I spent a delightful couple of hours on Saturday testing clubs at my local golf retailer, Miles of Golf. For the “Test and Fit Party,” representatives and sample wares were available for every major manufacturer: Ben Hogan, Callaway, Cobra, Nike, Ping, Srixon, TaylorMade, Titleist, Tour Edge and Wilson. There was also an unmanned table with a couple of sample Volvik balls. Free barbecue sliders from Red Rock, a local eatery, were available, as was your choice of Budweiser or beer.
My main goal on the day was to test irons. While I could only hit a dozen or so balls for each, here are my initial impressions.
My favorite club from the Test and Fit Party was the Wilson Staff C-200. I hit these irons long and relatively straight, while getting a nice, soft feel. The secret, according to the representative is the FLX Face, which features cut-aways around the face perimeter. This reduces the contact between the face and clubhead. Wilson says that 76% of the topline, toe and sole perimeter are thus freed from contact to the body, allowing the face lots of flex.
The gaps are filled with a urethane, which I am sure has a lot to do with the gentle feel.
Another iron I liked was the Titleist 716 AP1. It took me a bit to find the bottom of the club, but once I did, I was hitting some fine looking shots.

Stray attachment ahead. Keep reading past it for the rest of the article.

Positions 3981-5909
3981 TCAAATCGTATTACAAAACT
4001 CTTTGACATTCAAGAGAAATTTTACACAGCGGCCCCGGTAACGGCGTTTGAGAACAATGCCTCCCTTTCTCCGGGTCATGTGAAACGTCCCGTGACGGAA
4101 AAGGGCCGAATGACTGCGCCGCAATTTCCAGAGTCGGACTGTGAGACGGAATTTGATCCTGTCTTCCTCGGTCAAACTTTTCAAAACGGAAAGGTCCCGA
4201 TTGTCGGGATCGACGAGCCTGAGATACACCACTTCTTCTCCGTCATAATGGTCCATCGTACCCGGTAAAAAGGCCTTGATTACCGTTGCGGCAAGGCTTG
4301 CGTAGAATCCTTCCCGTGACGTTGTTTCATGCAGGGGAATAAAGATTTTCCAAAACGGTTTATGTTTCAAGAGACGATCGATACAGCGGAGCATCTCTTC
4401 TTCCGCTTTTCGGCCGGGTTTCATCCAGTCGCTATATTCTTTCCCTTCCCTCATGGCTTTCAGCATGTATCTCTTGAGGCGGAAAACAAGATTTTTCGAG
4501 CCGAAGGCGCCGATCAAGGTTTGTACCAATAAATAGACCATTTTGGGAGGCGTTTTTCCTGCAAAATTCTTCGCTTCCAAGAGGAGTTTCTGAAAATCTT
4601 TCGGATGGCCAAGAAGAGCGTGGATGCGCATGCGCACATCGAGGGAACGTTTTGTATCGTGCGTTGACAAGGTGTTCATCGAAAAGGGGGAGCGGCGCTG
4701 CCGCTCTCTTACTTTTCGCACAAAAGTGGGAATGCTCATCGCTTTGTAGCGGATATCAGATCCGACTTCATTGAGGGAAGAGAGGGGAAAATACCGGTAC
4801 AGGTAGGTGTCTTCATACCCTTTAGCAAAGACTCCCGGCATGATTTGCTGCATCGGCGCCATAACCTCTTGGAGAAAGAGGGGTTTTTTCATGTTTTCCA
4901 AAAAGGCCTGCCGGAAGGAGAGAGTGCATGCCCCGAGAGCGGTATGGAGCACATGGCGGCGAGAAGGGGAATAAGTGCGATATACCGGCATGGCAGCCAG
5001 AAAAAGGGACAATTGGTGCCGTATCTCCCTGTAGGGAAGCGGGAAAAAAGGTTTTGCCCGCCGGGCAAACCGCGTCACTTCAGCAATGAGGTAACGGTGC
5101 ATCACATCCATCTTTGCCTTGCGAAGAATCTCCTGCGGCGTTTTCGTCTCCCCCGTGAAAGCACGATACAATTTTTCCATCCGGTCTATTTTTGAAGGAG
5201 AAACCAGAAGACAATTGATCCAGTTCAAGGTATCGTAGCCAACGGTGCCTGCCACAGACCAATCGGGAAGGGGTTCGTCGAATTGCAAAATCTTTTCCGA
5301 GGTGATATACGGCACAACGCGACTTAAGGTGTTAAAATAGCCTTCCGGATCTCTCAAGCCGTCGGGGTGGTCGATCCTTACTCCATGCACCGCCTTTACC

The clubs feature a large undercut, and unsupported face. Tungsten weights on the perimeter are designed to offer forgiveness.
While I was at the Titleist pavilion, I also paused for a ball evaluation. The representative asked me a few questions about preferences: ball flight, distances, game style. Ultimately, the representative suggested either the Velocity or the DT Truesoft.
The Cobra King F6 also was quite long, but also was the only one of the irons I tested that produced a slice. Still, with more extensive testing, that might not end up being the case.
I tested a 7 iron in this set, which is important, because the irons have different constructions. The 6 and 7 irons are “half-hollow” designs. The 3 to 5 irons are a full hollow design, while the 8, 9 and PW are more traditional cavity backs.
I did not hit the Mizuno JPX 850 well at all. They felt awkward and shots were coming off the face low and left. Perhaps I don’t have the game for Mizuno irons.
I most definitely do not have the game for the new Ben Hogan forged irons. While I was making what I thought was solid contact, the end result was less than good. Even in the uncertain environment of a driving range, I could see that I was not going to hit a green with my regular club selection.
Finally, I tested the TaylorMade M2 Irons. I was underwhelmed. For all the buzz about Speed Pockets and 360 undercuts, I thought I should get more out of them than I did. I am still in love with my TaylorMade R7 XD irons ten years after I put them in my bag, but I did not feel as though these provided the same punch. The M2 Irons were not bad, but for some reason I expected more. The brief testing I had wasn’t enough to convince me that I needed to upgrade.
Of course, all of these impressions are based on perhaps a dozen shots on a range, during a very busy demo day. Longer term exploration would be necessary for any real conclusions.